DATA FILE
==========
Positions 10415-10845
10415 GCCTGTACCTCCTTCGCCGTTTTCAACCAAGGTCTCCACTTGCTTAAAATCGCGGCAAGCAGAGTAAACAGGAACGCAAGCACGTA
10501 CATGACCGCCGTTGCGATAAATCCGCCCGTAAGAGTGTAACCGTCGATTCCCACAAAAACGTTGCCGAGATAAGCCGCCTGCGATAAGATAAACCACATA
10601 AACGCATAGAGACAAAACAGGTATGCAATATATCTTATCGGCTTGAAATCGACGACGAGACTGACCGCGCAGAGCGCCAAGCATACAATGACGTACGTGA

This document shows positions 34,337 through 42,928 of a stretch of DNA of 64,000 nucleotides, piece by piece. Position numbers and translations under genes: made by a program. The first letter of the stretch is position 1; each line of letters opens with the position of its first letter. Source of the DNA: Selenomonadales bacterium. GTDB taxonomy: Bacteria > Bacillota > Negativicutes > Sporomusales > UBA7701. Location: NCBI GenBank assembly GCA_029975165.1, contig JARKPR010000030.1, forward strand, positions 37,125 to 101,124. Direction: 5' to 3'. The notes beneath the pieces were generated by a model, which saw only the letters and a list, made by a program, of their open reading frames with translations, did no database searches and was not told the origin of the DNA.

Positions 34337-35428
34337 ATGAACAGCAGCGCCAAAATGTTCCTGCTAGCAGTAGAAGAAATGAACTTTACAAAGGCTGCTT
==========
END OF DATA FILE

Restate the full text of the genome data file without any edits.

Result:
Positions 10415-10845
10415 GCCTGTACCTCCTTCGCCGTTTTCAACCAAGGTCTCCACTTGCTTAAAATCGCGGCAAGCAGAGTAAACAGGAACGCAAGCACGTA
10501 CATGACCGCCGTTGCGATAAATCCGCCCGTAAGAGTGTAACCGTCGATTCCCACAAAAACGTTGCCGAGATAAGCCGCCTGCGATAAGATAAACCACATA
10601 AACGCATAGAGACAAAACAGGTATGCAATATATCTTATCGGCTTGAAATCGACGACGAGACTGACCGCGCAGAGCGCCAAGCATACAATGACGTACGTGA

This document shows positions 34,337 through 42,928 of a stretch of DNA of 64,000 nucleotides, piece by piece. Position numbers and translations under genes: made by a program. The first letter of the stretch is position 1; each line of letters opens with the position of its first letter. Source of the DNA: Selenomonadales bacterium. GTDB taxonomy: Bacteria > Bacillota > Negativicutes > Sporomusales > UBA7701. Location: NCBI GenBank assembly GCA_029975165.1, contig JARKPR010000030.1, forward strand, positions 37,125 to 101,124. Direction: 5' to 3'. The notes beneath the pieces were generated by a model, which saw only the letters and a list, made by a program, of their open reading frames with translations, did no database searches and was not told the origin of the DNA.

Positions 34337-35428
34337 ATGAACAGCAGCGCCAAAATGTTCCTGCTAGCAGTAGAAGAAATGAACTTTACAAAGGCTGCTT